McCarthy Building Companies Inc. announced that its Water Services team has been selected as the construction manager at-risk for the $215 million expansion of the Sioux Falls Regional Water Reclamation Plant in Sioux Falls, South Dakota.
The first major expansion since the plant was built in the 1980s, it is expected to increase the facility’s capacity by 50 percent — from 21 to 30 million gallons per day — and enhance operational efficiencies to meet growing demand throughout the community and region. The expansion will also position the facility for future regulatory requirements.
“Sioux Falls and the surrounding region are experiencing tremendous population growth, which means critical infrastructure like the Sioux Falls Regional Water Reclamation Plant needs to grow with it,” said Mark Perry, wastewater superintendent for the City of Sioux Falls. “The plant rehabilitation and expansion project is a monumental undertaking. It requires hundreds of team members, both from the City of Sioux Falls and our partners at McCarthy, working together with our local labor force to ensure the plant continues serving our community today and for future generations.”
Improvements for the facility located at 4500 N. Sycamore Ave. in Sioux Falls include the following:
- Construction of a new three-story “headworks” building, where wastewater initially enters the treatment process.
- Installation of new generators at the existing plant, which will also undergo an extensive electrical system upgrade.
- Installation of three additional aeration basins where wastewater is treated by microbes, as well as four “final clarifiers,” which are large circular pools where solids separate from treated water.
- Expansion of an area of the plant where water is treated with chlorine, including the addition of more storage tanks.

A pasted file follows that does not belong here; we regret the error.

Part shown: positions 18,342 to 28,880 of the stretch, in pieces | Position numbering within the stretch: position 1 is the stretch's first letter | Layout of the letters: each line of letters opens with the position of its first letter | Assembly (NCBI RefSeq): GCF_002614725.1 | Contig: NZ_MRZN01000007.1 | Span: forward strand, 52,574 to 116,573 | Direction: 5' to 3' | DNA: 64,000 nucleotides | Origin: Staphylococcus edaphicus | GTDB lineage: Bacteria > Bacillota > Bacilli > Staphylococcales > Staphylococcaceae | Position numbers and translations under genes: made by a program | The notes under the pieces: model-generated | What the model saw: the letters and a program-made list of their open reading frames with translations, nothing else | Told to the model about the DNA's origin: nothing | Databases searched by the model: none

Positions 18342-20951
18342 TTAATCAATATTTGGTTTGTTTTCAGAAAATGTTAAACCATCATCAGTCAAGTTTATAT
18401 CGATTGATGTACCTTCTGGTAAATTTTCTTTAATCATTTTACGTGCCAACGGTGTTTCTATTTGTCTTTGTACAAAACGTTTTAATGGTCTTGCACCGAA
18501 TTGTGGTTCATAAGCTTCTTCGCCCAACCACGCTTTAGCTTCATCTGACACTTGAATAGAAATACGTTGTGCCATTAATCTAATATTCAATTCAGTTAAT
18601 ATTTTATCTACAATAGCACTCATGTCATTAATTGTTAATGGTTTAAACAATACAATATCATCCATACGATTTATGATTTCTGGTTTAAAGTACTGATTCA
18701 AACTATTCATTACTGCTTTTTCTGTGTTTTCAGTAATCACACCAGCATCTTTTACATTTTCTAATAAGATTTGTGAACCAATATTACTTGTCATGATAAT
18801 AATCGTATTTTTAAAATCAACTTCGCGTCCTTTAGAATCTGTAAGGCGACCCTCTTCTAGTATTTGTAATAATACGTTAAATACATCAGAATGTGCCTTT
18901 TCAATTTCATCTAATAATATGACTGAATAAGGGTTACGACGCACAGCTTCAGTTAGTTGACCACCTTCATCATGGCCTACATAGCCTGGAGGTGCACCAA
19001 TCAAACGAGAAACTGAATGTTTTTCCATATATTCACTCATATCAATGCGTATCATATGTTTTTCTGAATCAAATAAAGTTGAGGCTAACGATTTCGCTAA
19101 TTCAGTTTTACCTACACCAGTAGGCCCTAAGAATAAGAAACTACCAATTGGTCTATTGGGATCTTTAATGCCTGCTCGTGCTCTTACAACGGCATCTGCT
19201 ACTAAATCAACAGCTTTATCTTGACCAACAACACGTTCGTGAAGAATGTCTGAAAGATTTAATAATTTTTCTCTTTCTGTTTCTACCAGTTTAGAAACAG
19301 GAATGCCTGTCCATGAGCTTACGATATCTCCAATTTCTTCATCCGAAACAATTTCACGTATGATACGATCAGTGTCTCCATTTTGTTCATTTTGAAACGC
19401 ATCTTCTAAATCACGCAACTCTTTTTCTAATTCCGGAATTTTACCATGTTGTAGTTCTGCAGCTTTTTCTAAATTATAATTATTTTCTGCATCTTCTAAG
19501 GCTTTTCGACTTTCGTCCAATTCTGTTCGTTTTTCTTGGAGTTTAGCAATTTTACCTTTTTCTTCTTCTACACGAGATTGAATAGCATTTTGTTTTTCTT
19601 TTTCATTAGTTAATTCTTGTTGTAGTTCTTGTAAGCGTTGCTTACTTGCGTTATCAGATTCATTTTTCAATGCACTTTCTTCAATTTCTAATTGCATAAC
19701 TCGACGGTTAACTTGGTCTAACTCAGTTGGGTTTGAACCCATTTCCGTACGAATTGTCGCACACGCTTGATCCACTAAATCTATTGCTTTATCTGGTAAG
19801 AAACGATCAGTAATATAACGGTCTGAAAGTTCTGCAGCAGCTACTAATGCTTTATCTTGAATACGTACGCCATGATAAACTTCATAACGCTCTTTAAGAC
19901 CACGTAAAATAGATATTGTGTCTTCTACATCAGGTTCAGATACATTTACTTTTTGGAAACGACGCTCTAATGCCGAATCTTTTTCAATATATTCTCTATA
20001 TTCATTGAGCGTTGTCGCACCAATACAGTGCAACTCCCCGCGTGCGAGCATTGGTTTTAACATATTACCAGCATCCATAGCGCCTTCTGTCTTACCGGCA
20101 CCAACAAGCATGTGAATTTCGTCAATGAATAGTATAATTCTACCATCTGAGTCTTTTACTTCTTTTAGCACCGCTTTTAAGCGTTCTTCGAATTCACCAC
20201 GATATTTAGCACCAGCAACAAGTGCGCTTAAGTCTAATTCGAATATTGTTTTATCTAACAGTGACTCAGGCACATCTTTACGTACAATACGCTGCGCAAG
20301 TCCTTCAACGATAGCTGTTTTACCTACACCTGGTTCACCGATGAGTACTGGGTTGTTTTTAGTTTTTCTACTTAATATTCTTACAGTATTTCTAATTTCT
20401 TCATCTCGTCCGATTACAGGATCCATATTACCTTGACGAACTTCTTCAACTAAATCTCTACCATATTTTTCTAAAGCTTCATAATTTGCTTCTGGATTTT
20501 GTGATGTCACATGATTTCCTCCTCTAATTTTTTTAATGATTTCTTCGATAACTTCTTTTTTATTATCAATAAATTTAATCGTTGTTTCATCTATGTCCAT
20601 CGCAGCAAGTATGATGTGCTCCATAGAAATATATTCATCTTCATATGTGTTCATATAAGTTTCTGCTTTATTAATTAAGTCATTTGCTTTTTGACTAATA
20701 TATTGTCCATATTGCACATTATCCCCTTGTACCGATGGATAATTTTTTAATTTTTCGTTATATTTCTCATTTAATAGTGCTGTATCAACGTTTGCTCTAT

The project is utilizing a collaborative project delivery approach known as Construction Manager at Risk (CMAR). The CMAR method is used by state, local and private entities to ensure firm pricing and alignment of scope and budget throughout the project, as well as to allow for earlier bid packages for procurement to help mitigate ongoing supply chain and cost escalation risks.
Site preparation began in fall 2021 and notice to proceed for the main project was effective as of July 5, 2022. In addition to moving 27,000 cubic yards of dirt to prepare for construction, work has included placing the first 5,000 cubic yards of the 16,000 cubic yards of concrete projected, installing the first two miles of the planned eight miles of underground piping, and operating two tower cranes onsite. Additional site preparation has included the installation of temporary electrical power lines for the blower building, lime feed silos, and other work.
Expected to be completed by 2025, the project received funding through loans from the State Revolving Fund, a state-level program that provides low-interest loans to water, wastewater, and sewer projects.